A circuit court judge in Florida has ruled that a pregnant teenager in state custody can get an abortion over the state’s objections, a lawyer involved in the case said Monday night.
The lawyer, Howard Simon, executive director of the American Civil Liberties Union of Florida, said the judge, Ronald Alvarez of Palm Beach County Circuit Court, ruled that the girl was competent to make decisions regarding her pregnancy and had the right to do so under the state’s Constitution.
Perhaps her assertiveness lent itself to his ruling.
The children’s agency has come under heavy criticism in recent years for losing track of those in its care. In a hearing last week, Judge Alvarez said he was angry that the state had not done more to prevent L. G.’s pregnancy in the first place.
“Where are our priorities in life?” he said, according to The Associated Press.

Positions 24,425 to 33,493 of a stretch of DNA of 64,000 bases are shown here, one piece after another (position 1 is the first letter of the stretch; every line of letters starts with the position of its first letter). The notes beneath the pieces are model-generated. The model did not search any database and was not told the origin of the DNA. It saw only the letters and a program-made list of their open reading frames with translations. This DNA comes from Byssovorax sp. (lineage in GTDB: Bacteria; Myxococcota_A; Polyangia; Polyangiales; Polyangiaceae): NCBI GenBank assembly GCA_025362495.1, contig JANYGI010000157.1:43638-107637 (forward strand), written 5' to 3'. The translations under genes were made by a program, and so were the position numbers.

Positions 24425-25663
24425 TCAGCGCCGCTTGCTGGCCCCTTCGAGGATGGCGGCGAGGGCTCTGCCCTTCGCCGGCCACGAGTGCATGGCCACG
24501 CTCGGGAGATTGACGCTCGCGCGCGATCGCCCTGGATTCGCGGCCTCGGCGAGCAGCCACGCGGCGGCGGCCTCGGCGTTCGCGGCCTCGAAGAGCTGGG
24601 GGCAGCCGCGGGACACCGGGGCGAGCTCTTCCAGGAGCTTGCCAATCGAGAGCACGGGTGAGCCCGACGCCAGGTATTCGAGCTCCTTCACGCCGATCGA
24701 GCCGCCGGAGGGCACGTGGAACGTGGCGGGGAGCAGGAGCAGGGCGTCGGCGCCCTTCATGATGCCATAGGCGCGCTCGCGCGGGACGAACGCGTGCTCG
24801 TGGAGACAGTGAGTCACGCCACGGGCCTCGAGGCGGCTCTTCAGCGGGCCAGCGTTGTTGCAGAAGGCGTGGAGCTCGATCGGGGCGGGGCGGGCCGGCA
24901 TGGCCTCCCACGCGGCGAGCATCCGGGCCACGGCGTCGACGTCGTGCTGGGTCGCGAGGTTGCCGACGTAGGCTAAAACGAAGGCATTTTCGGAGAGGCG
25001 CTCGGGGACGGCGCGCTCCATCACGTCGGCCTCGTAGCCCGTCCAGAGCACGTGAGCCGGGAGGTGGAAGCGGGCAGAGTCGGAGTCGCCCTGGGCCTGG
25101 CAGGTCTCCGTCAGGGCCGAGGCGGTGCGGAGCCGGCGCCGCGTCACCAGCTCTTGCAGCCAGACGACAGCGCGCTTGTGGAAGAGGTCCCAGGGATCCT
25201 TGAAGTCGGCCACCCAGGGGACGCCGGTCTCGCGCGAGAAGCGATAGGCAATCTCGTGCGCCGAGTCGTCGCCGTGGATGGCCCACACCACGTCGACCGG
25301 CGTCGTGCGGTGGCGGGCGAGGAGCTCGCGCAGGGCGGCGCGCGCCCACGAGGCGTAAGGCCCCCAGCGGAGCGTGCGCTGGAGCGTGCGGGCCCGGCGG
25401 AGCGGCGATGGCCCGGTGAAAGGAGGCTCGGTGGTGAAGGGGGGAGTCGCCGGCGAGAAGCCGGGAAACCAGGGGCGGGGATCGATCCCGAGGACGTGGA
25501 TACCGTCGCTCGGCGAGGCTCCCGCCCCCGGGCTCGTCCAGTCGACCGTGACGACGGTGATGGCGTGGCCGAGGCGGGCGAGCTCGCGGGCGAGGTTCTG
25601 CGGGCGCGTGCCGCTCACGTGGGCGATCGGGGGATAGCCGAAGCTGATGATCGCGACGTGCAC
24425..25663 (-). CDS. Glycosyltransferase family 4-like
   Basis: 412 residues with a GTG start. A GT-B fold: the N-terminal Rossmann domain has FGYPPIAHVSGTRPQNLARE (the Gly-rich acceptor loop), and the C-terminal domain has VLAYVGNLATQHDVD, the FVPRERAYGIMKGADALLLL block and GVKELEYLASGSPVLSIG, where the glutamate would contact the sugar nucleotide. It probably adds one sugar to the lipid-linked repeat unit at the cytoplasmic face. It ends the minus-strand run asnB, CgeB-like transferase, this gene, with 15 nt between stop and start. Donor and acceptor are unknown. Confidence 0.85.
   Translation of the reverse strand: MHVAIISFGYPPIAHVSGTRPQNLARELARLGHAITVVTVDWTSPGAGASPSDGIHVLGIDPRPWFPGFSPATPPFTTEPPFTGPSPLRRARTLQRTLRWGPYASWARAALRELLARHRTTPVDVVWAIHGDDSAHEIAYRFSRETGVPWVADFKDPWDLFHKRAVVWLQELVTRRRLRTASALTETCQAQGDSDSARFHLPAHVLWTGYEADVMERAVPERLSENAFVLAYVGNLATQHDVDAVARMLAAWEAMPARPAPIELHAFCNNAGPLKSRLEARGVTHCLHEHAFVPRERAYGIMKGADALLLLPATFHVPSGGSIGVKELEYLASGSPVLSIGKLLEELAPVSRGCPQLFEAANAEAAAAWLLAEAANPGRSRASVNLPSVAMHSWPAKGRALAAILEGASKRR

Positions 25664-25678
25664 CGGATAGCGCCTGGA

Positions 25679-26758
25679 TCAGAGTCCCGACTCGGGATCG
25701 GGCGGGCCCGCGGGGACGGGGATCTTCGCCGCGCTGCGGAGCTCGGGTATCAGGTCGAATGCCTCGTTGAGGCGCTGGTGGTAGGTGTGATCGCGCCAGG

Karen Gievers, a lawyer in Tallahassee who has sued the state on behalf of foster children, questioned why the state had not found an adoptive home for L. G. and why it would spend resources fighting her abortion when it had so many urgent priorities.
Good question. The state of Indiana has laws in place so that all children are to have potentially permanent placement within a year’s time, or at least an overall plan for the child in custody to be executed in an efficient and deliberate manner. The intent of this year-long goal is to prevent kids from getting lost in the system, remaining unti lthey are eighteen and dumped by the state. It seems this girl had been lost in the system. Though an adoptive home may not be a reality they should have been able to find her a foster home by now, not the state home that she currently lives in.
Nonetheless, I’m happy the judge made a reasonable decision best for all parties involved. Considering the specifics of this case, I don’t see much light in any other option available to her.
Best of luck to L.G.
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